A release from the White House in Washington and the US Department of State to the Government of T&T recognising the valuable assistance of the Government and the Attorney General in effecting the extradition of Doreen Alexander has laid to rest speculation there is some kind of diplomatic rift between the US and T&T, Attorney General Anand Ramlogan said yesterday.
Ramlogan was responding to questions from the media at the post-Cabinet press briefing that there was some distrust by US law enforcement authorities in giving information to local authorities in a FBI probe into National Security Minister Jack Warner. Noting it was not highlighted in the media, Ramlogan said the Government received the release from White House officials, which was followed up yesterday morning with another from the US Embassy.
He read pertinent parts of it. The release said through co-operation between the US and T&T, Doreen Alexander was extradited to the US from T&T on March 31 to face charges related to her alleged role in the 2005 kidnapping of naturalised US citizen, Balram “Balo” Maharaj. “The US Embassy recognises the valuable assistance of the Government of T&T, expecially the Attorney General, Anand Ramlogan, in effecting this extradition.”
The release also recognised the important contributions of local law enforcement agencies in the investigation of the matter. It said: “The Embassy also recognises the important contributions of the T&T Police Service, Anti-Kidnapping Squad and Homicide Bureau for their role in the investigation. “This latest extradition underscores the continuing diplomatic and law enforcement co-operation between both countries.”
A vindicated Ramlogan said: “So those who are trying to create mischief by suggesting there is some diplomatic rift between T&T and the United States, this release is perhaps timely in putting that to rest and shelving that whole issue. “It was raised by the Opposition as part of the ordinary political mischief that one expects in the dynamism of local politics,” he said dismissively.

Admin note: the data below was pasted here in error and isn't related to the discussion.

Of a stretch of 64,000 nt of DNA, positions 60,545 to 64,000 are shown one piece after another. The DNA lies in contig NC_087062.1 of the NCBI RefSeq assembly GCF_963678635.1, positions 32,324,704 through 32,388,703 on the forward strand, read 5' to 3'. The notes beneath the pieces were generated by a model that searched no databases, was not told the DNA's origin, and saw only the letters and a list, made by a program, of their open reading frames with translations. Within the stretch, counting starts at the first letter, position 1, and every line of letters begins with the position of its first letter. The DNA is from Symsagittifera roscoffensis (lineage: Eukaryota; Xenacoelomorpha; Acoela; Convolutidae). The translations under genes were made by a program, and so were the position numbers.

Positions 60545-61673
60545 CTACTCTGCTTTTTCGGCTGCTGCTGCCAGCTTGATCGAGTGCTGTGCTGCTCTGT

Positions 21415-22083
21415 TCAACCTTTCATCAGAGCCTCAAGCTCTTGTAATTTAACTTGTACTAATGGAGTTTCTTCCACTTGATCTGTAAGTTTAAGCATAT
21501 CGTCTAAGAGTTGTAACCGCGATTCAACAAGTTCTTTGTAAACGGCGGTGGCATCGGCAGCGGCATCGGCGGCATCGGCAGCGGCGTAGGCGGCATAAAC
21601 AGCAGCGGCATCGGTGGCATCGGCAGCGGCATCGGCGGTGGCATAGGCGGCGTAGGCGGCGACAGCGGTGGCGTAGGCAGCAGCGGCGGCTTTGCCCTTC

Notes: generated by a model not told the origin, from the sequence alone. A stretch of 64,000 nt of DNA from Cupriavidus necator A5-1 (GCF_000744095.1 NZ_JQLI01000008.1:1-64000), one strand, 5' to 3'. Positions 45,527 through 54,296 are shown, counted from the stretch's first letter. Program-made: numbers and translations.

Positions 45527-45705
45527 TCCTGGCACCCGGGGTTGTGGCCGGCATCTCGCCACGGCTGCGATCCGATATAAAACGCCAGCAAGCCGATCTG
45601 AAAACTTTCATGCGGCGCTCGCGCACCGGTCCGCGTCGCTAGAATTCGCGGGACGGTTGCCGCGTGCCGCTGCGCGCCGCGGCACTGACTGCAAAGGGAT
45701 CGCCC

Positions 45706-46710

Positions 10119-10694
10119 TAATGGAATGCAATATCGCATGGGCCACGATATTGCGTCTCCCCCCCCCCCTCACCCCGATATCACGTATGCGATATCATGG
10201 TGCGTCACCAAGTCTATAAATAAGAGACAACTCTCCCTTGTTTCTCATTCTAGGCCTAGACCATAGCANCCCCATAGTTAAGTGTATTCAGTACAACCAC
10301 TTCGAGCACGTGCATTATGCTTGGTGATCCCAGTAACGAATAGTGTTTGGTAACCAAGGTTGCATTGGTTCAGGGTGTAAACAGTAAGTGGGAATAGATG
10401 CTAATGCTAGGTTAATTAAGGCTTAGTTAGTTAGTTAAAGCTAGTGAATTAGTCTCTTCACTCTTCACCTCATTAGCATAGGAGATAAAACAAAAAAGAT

The Embassy release said Alexander, 47, arrived in the US on Sunday, March 31, and was arraigned before US Magistrate Judge Deborah A Robinson in the District of Colombia. It said she was charged in a two-count indictment filed in September 2010. “Alexander is the last charged co-conspirator involved in the alleged kidnapping of Maharaj, her former boyfriend and father to one of her sons.”
The release recalled that Maharaj died as a result of the kidnapping. “The other 12 co-conspirators were previously extradited and prosecuted by the US Attorney’s Office for the District of Columbia.” It said if convicted, Alexander faces a maximum penalty of life imprisonment.
Responding to questions that the US was upset over the non-extradition of UNC financiers Ish Galbaransingh and Steve Ferguson on corruption charges, the AG replied: “I don’t know that is so, because the release speaks to the continuing diplomatic relations between both countries. “This is not the first time we extradited. Those gentlemen have a matter before the court. The Court of Appeal had ruled in their favour.
“The Government and the Attorney General, in fact, had extradited those two defendants. I signed that extradition order. “It is the Court of Appeal that reversed the judgment and granted leave. That matter is now before the courts.” Asked if he received any information on the US inquiries into National Security Minister Jack Warner, the AG said: “I have been in the Parliament for the last three days and was in Cabinet today, I don’t know if anything reached my desk, but I doubt it.
“Our local embassy has been co-ordinating and trying to give that assistance…We will have to wait and see,” he said. Daryan Warner, Jack Warner’s son, has been named a “co-operating witness” in the FBI investigation. Among the matters under scrutiny are two previously reported allegations involving Warner.